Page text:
I’m not a Christian Counselor, and I never quote the Bible. But I have to admit that a verse from Matthew came to mind as I listened to him spell out his problems: “. . . whatever you did for one of the least of these brothers of mine, you did for me.”

As we talked, I discovered a man who had once excelled in a sport at the national level and successfully owned his own business for years. Yes, he has a lot of negative core beliefs, but I’ve yet to meet anyone who doesn’t have at least a few! And he’s engulfed in a system of social security and healthcare that seems to make it most difficult for those who need help the most. My own experience of just trying to get a child on Medicaid several years ago was enough to drive me to drink! And I had connections that many people don’t.

So as I sat there I had to ask myself: Who am I to be judge and jury? I have to practice what I preach. I believe we all come from the same spirit and are just different parts of the whole (like individual leaves on a tree). So if I disrespect him, I disrespect part of myself.

I also believe the reason we are here on earth is to be of service to others as we each learn the lessons we need in order to become closer to enlightenment. So in retrospect, it’s clear to me this man was a messenger for me – and I received the message. Even though he’s coming to me for help, he’s probably already given me more than I could ever give him.

No one has ever become poor by giving.

-The Diary of Anne Frank

Mother’s Day

Among all the other things that are grabbing our attention this week, we need to take a little time out to honor all mothers – along with other women, and even some fathers who are in the position of primary nurturer of children. And let’s not leave out those of us who have already raised our children into adulthood. Mothers are arguably the most important people in the world, because of the influence we have on future adults who are now or will be running things.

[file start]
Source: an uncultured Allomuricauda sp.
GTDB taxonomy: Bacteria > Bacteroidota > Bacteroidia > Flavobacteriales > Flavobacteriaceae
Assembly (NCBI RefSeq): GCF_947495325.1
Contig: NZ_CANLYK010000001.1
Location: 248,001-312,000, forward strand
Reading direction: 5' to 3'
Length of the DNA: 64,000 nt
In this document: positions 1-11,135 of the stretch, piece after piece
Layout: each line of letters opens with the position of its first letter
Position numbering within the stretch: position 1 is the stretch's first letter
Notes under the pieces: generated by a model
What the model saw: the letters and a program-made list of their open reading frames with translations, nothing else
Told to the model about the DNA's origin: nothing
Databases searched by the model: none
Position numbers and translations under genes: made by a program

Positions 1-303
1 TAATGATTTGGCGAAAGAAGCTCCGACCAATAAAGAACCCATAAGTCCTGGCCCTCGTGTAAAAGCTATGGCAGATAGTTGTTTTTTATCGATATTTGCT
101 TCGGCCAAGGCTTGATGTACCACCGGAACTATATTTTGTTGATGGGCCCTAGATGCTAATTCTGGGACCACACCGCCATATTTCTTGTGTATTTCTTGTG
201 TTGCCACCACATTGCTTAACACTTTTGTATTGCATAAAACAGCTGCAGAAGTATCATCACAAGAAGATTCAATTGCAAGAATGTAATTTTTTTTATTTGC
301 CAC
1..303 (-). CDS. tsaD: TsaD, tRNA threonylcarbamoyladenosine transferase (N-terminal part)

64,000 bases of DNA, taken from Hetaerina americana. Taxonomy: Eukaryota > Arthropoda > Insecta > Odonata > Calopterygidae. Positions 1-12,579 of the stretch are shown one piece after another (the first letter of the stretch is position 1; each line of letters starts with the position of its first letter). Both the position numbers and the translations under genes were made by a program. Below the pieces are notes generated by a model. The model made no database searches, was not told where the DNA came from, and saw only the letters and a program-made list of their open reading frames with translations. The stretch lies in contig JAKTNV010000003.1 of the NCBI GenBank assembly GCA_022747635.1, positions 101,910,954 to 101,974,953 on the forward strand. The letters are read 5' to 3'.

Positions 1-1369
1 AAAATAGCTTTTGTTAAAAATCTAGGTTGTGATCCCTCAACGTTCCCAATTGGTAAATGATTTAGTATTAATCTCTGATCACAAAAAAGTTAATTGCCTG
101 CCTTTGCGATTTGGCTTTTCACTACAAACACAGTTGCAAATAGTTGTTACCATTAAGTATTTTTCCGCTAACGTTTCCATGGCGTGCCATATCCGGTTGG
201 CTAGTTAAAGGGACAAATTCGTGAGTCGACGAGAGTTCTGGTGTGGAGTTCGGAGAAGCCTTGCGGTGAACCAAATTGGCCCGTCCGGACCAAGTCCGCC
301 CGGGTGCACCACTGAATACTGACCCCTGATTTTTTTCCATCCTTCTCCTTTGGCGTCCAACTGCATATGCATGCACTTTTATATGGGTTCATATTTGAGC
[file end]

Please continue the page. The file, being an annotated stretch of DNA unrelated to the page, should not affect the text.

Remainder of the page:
But when I was a young mother, more often than not, I found myself dreading Mother’s Day. At the time, I was confused why this was the case, but I now realize it was because I didn’t feel I deserved to be “honored.” I was only 19 when my daughter was born, and 23 when I gave birth to my son. I had no idea what I was doing, so why should I be singled out to be appreciated? I felt pressure to be the kind of mother I thought society expected of me – to do everything the “right way.”

I’m now WELL past my 20’s. Actually, I’m on the downhill slide of my 60’s! And I’ve had a lot of opportunities to examine some of those early feelings, and to work on myself. I know now, that many moms feel the same way I did (maybe not about Mother’s Day, but about being a “good” mom), regardless of how old they are. There’s no class to teach us how to be a mother. We all just figured it out from watching our own mothers and other matriarchs; some of us read books and maybe even went to therapy to try to understand what we were “supposed to do.”

What I’ve come to realize (at least for me), is that there are no “supposed to’s”. Much like my spiritual beliefs, If my thoughts and actions come from a place of love, then I’m probably doing “the right thing” at that moment.

But all moms also know that we don’t always act out of love. The demands of the job are overwhelming and we can lose our sense of self with all the hats we have to wear. I won’t try to list all the things we do as moms because I’ll surely leave many out. But to name a few: we’re managers, coaches, teachers, spiritual leaders, huggers, secretaries, therapists, mediators, schedulers, cooks, taxi drivers, house cleaners, nurses . . .

While we put much of the pressure on ourselves, there really is always WAY too much to do. I’m a list maker; and while I’m much better now about not beating myself up if everything on my list doesn’t get done, I still put that pressure on myself at times. But one day I had an “Ah ha” moment. I realized that when I make my transition to the other side, there very likely will NOT be someone standing there with a clipboard containing a list of all the tasks I didn’t get done today or any other day. It’s a good way to remind myself that it’s not the end of the world if I don’t meet my own expectations. And that maybe I need to rethink those expectations anyway.